Authors: de Oliveira T
Journal: The Lancet, 2022. DOI:
During the COVID-19 pandemic, the lives of many loved ones and colleagues have been lost. Despite the terrible toll of COVID-19, in South Africa scientists have worked relentlessly to produce some of the science that has driven the global COVID-19 response. But researchers faced challenges, notably the international travel ban that was placed on South Africa for much of the pandemic and deeply affected the local economy. Some researchers in South Africa received death threats and, at some point, even needed armed guards in front of our laboratories. Against all the odds, we persevered and are a leading country in SARS-CoV-2 genomics surveillance.
Praise and recognition of scientists in Africa is not common on the global stage; typically, researchers in Africa have to produce at least twice as much to get less than half the respect of researchers from high-income countries (HICs). For example, the discovery of Ebola virus in 1976 was credited to European scientists, when much of the work had been done in Africa by African scientists.4 This kind of scientific discrimination against researchers from low-income and middle-income countries (LMICs) is widespread.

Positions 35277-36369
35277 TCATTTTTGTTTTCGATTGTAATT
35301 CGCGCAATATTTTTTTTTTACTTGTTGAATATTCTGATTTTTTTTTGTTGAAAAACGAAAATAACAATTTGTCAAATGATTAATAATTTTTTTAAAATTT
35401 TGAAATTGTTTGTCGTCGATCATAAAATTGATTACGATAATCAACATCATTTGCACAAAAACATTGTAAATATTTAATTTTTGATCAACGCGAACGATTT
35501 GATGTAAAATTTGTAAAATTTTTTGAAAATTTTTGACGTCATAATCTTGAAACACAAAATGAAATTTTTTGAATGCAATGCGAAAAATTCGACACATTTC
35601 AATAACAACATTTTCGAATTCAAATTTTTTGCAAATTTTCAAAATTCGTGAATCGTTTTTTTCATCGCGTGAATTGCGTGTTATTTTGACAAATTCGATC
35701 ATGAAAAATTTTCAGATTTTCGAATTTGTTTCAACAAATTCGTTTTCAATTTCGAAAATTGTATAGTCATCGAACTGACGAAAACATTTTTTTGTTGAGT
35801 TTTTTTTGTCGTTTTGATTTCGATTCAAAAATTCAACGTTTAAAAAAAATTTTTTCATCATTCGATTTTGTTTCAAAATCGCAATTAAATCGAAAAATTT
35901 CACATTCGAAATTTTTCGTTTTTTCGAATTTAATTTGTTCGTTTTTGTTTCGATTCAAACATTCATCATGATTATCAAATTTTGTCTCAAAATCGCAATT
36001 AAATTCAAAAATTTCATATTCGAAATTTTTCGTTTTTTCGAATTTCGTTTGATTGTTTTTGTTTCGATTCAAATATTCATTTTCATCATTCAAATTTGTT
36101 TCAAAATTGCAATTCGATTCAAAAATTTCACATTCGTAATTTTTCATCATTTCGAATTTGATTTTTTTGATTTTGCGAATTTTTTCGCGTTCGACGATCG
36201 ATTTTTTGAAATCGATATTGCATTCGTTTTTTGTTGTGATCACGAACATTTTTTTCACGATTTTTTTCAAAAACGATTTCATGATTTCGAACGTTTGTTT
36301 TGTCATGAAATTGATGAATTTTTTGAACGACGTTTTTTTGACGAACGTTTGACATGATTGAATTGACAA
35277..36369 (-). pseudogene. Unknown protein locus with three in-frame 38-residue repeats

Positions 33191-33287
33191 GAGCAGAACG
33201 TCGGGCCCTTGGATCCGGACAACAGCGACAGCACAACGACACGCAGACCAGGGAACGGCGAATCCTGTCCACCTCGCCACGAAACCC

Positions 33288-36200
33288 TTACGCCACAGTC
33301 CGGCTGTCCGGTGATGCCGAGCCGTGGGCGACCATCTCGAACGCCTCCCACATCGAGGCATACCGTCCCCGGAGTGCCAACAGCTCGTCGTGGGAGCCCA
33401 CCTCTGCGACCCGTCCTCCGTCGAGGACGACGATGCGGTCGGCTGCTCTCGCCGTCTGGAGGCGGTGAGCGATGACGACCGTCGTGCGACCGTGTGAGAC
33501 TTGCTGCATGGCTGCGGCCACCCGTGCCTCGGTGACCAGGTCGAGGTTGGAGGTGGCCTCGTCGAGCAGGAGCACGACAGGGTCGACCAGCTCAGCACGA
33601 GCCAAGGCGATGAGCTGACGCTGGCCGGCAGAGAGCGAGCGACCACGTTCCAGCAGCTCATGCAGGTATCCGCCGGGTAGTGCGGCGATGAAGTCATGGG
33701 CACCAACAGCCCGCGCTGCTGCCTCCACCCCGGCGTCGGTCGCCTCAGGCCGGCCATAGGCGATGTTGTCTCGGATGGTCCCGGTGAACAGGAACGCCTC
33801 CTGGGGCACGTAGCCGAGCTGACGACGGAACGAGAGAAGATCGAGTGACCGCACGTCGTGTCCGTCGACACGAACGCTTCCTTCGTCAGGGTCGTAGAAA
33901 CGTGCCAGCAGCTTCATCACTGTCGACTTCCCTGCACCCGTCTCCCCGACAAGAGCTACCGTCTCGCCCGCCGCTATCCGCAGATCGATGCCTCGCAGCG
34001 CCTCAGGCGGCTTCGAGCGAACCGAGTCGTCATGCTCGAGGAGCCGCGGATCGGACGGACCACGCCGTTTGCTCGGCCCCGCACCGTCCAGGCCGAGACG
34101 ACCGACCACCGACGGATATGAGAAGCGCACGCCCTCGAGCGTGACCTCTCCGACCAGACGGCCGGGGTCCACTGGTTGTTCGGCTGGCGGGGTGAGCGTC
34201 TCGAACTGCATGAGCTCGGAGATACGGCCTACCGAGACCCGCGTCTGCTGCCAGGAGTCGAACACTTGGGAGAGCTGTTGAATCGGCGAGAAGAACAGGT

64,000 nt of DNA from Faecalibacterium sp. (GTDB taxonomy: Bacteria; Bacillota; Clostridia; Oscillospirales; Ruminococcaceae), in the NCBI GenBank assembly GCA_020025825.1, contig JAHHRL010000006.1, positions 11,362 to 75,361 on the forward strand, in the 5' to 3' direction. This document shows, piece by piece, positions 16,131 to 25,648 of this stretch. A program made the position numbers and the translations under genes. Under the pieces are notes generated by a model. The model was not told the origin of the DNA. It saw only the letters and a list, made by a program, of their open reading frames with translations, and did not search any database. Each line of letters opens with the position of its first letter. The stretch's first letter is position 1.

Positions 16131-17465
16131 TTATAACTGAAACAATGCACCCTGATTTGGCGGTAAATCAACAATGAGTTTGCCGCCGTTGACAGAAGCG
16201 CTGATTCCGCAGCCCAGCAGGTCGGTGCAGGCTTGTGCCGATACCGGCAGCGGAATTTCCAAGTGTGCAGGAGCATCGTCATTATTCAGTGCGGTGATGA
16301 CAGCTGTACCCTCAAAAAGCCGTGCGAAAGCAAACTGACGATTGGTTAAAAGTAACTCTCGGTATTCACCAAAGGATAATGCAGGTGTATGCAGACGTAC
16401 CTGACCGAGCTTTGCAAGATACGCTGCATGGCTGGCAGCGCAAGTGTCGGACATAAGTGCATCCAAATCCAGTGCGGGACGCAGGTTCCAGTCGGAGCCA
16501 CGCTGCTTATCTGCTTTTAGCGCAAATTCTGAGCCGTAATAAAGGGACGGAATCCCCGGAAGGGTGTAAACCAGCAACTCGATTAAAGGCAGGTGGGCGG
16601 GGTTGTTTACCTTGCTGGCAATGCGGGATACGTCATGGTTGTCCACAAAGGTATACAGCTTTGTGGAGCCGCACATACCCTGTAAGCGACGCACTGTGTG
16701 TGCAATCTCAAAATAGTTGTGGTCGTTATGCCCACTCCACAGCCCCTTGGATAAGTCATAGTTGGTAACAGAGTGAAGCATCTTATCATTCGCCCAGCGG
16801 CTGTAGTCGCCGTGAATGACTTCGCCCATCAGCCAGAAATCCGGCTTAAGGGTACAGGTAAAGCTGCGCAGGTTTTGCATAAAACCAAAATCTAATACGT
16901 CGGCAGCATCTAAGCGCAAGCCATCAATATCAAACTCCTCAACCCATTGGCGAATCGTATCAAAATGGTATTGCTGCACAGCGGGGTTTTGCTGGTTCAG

It is time to enter a new global phase where researchers in Africa and other LMICs are recognised and not punished for their scientific discoveries. Scientists in Africa and other LMICs have key contributions to make in advancing global health, especially in areas such as epidemic response and infectious diseases. It is time to invest more in science in LMICs if the world is to be better prepared to deal with future epidemics and pandemics. HICs, which have discriminated against the work of scientists in Africa for centuries, are only now starting to recognise the leading role they have had during this pandemic.